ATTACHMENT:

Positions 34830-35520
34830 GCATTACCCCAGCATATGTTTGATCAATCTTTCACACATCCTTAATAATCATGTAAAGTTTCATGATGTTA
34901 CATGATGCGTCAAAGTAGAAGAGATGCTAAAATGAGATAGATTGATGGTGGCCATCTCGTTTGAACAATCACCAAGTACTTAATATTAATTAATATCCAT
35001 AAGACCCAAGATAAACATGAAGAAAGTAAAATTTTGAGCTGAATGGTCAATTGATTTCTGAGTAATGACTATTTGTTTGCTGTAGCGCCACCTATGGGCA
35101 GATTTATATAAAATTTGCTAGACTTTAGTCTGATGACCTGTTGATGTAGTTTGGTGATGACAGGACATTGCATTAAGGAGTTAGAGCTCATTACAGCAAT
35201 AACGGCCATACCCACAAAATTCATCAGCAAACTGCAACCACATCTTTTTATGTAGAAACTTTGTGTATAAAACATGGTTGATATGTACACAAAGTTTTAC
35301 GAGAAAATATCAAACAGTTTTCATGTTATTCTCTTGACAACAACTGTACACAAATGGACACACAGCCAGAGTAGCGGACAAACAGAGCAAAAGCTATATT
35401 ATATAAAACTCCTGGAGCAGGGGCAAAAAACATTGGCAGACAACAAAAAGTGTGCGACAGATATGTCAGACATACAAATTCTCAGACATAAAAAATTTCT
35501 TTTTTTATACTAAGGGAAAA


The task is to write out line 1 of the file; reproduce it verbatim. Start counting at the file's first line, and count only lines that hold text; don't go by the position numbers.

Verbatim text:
Positions 34830-35520